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Microscopy

Cheaper cryo-EM on the horizon

Thermo Fisher hopes $1 million microscope could broaden access to microscopy method used to determine protein structures

by Mark Peplow, special to C&EN
November 20, 2020

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Credit: Radu Aricescu, MRC LMB; Dimple Karia and Abhay Kotecha, Thermo Fisher Scientific
The new cryo-EM machine can visualize key structural features in the GABAA receptor, a common drug target.

Cryogenic electron microscopy (cryo-EM) is a vital tool for visualizing the structures of proteins and other biomolecules, but the enormous cost of buying and running the microscopes means that few labs are able to afford one of their own.

Instrument maker Thermo Fisher Scientific says that is all about to change, with the launch of a smaller, cheaper cryo-electron microscope: the Tundra. “I think this is a major advance for getting the technology in the hands of more scientists,” says Namandjé N. Bumpus, a pharmacologist who works on drug discovery at Johns Hopkins University, who was speaking during a panel discussion following the Tundra’s launch on Nov. 18.

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Credit: Thermo Fisher Scientific
A new Thermo Fisher cryo-electron microscope promises to reveal the structures of proteins and other molecules at a much lower cost.

The past decade has seen rapid improvements in the quality of cryo-EM structures. The technique is particularly useful for proteins that refuse to crystallize, and it has played an important role in studying the SARS-CoV-2 virus, for example.

Unlike X-ray crystallography, which is the most common method for determining protein structures, cryo-EM can image flash-frozen molecules. A sensitive detector records how a beam of electrons scatters off atoms in the sample, revealing the shape and structure of the molecules.

Earlier this year, researchers achieved record-breaking 1.2 Å-resolution cryo-EM images of a protein called apoferritin, marking it the first time that the technique has picked out individual hydrogen atoms in a protein. That effort relied on the field’s flagship instrument, the Titan/Krios, also made by Thermo Fisher. But a Krios can cost more than $6 million, and at 4 m tall it needs an inconveniently large lab. Because it accelerates electrons to 300 keV, this machine requires large, expensive magnets to focus the beams as well as pricey safety equipment.

In contrast, the new Tundra is about 2.3 m high and should fit into a standard lab. It also operates at a gentler 100 keV, which has helped to lower its price tag to around $1 million. Results presented at the launch showed that the Tundra could produce a 3.0 Å resolution structure of apoferritin, and a 4.3 Å structure of the GABAA receptor, an important target for many drugs.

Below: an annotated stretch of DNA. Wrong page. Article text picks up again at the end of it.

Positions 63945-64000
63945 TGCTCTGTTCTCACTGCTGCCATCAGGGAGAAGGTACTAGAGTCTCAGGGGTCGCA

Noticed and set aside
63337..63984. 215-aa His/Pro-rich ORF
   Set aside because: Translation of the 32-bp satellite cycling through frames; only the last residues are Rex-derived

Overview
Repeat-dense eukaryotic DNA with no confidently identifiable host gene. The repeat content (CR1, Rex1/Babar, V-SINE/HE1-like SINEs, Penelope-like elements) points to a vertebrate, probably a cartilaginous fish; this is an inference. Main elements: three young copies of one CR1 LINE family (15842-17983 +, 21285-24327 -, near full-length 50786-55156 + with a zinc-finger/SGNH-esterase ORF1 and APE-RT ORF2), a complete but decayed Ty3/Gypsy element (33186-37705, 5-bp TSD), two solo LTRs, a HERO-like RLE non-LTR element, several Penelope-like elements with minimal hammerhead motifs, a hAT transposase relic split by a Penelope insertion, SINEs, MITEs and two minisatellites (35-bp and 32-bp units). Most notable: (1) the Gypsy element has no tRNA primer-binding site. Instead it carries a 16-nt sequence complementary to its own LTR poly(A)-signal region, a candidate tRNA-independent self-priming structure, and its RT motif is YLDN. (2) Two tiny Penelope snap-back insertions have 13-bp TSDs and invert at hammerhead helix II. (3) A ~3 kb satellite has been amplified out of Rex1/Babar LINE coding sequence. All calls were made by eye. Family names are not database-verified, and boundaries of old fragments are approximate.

Although individual atoms blur together into blobs at these resolutions, the Tundra can clearly discern key structural features such as helical turns along a protein’s backbone. Bumpus says this resolution should be good enough to help drug discovery groups study proteins and optimize drug candidates. During the panel discussion, Bridget Carragher, codirector of the Simons Electron Microscopy Center at the New York Structural Biology Center, added that the Tundra will also be useful for screening samples before they are sent for analysis on heftier microscopes at specialist cryo-EM centers.

Christopher J. Russo, a cryo-EM expert at the MRC Laboratory of Molecular Biology (LMB), tells C&EN the Tundra is a welcome step in the right direction. He and his LMB colleague Richard Henderson—who won a share of the 2017 Nobel Prize in Chemistry for his pioneering cryo-EM work—have spent years pushing manufacturers like Thermo Fisher to produce cheaper, lower-voltage cryo-electron microscopes, and the Tundra is the first of its kind to reach the market.

But Russo notes that the Tundra’s electron detector is not optimized for a 100 keV beam, which limits the resolution the microscope can offer. “That is the technological bottleneck at this point, and that is the thing that Thermo Fisher has not solved yet with this new product launch,” he told C&EN. Russo and Henderson are continuing to develop their own 100 keV cryo-electron microscope, as part of a £25 million Wellcome-funded project.

Thermo Fisher points out that the Tundra also includes a range of features that aim to make cryo-EM more accessible to non-expert users, such as automated sample handling and an artificial intelligence system that tweaks various parameters of the microscope to improve the quality of its data. It will also be cheaper to service and maintain than pricier rivals. “Lowering that maintenance contract is absolutely key,” Carragher says. “Even though universities can often raise money for these big pieces of hardware, it’s very difficult to keep raising huge amounts every year just to keep them turned on.”

Thermo Fisher will start offering demonstrations of the Tundra in the second quarter of 2021, with the first commercial units shipping towards the end of that year.

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